A historical perspective, drawn from the Ordnance Gazetteer of Scotland: A Survey of Scottish Topography, Statistical, Biographical and Historical, edited by Francis H. Groome and originally published in parts by Thomas C. Jack, Grange Publishing Works, Edinburgh between 1882 and 1885.

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Kilcreggan, a coast village in Roseneath parish, Dumbartonshire, at the SE side of the entrance to Loch Long, directly opposite Gourock, 2¾ miles E of Strone, and 3¼ NW of Greenock. Named after an ancient chapel now extinct, and dating from 1840, it extends nearly 1 mile along the beach, and mainly consists of villas and pretty cottages, commanding charming views along the Firth of Clyde. It may well compete in amenities, in the delights of retirement, and in advantages of communication and supplies, with the other watering-places on the Clyde; is a place of call for the steamers plying from Greenock to Kilmun, Lochgoilhead, and Arrochar; and has a post office, with money order, savings' bank, insurance, and telegraph departments, a steamboat pier, a recent water supply, a chapel of ease (1872), Rosencath Free church (built soon after the Disruption), a U.P. church (c. 1866), and a public school. The police burgh of Cove and Kilcreggan curves, from the W end of Kilcreggan proper, north-westward and northward, up to a point on Loch Long, 2¼ miles NE of Strone Point; and was constituted by adoption of part of the General Police and Improvement Act of 1862. Its municipal constituency numbered 238 in 1883, when the annual value of real property amounted to £12,000, whilst its revenue, including assessments, was £900 in 1882. Pop. (1871) 878, (1881) 816.—Ord. Sur., shs. 30, 29, 1866-73.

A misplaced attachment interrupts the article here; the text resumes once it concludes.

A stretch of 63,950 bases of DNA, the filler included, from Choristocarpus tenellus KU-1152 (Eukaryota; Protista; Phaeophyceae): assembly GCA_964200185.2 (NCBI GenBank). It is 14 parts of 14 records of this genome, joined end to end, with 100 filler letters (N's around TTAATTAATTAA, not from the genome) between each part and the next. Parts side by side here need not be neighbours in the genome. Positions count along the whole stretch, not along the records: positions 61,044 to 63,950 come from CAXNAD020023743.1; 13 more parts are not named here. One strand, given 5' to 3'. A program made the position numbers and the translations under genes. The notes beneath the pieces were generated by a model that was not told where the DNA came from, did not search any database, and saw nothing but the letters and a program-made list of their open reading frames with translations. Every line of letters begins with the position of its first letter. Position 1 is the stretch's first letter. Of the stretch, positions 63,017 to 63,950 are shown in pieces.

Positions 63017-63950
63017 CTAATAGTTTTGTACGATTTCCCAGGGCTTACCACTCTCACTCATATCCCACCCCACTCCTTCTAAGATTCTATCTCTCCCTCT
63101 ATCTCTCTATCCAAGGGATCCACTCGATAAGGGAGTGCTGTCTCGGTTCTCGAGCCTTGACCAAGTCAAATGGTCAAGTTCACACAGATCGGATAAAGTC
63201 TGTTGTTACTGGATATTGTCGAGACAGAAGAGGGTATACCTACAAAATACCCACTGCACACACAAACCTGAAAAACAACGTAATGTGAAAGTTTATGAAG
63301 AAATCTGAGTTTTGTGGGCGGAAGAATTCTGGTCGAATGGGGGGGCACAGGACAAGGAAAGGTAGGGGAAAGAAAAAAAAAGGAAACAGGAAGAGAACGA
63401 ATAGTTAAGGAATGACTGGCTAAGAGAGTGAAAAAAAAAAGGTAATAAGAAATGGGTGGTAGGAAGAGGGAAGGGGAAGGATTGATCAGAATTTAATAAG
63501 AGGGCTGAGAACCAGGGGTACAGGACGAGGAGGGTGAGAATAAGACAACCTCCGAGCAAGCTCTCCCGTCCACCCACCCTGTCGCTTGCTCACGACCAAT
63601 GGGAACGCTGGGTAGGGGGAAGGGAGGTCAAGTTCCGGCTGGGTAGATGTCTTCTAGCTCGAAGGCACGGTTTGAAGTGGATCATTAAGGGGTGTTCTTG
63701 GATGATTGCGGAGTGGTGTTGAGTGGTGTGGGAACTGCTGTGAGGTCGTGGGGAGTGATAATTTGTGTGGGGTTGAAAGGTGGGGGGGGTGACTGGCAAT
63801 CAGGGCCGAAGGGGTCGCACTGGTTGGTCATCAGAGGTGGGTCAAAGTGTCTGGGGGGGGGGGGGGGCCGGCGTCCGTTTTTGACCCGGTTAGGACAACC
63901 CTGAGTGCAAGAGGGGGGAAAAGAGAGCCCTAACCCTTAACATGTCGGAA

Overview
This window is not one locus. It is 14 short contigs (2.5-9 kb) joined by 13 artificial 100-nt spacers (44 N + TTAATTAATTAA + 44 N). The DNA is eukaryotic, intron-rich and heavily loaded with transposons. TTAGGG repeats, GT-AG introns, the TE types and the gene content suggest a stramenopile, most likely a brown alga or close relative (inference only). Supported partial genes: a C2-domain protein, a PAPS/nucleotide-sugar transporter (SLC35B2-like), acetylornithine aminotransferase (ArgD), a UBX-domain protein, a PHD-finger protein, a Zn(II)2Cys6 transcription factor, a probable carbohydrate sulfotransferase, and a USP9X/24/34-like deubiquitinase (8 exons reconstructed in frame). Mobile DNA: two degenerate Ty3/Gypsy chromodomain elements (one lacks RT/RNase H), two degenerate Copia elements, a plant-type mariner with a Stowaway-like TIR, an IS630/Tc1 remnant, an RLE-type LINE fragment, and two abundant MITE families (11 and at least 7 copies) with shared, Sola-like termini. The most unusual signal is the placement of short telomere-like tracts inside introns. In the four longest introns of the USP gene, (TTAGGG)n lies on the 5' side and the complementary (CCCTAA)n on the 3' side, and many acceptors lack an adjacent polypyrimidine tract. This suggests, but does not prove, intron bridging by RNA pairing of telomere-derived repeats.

An accompanying 19th C. Ordnance Survey map is available, or use the map tab to the right of this page.

Note: This text has been made available using a process of scanning and optical character recognition. Despite manual checking, some typographical errors may remain. Please remember this description dates from the 1880s; names may have changed, administrative divisions will certainly be different and there are known to be occasional errors of fact in the original text, which we have not corrected because we wish to maintain its integrity. This information is provided subject to our standard disclaimer

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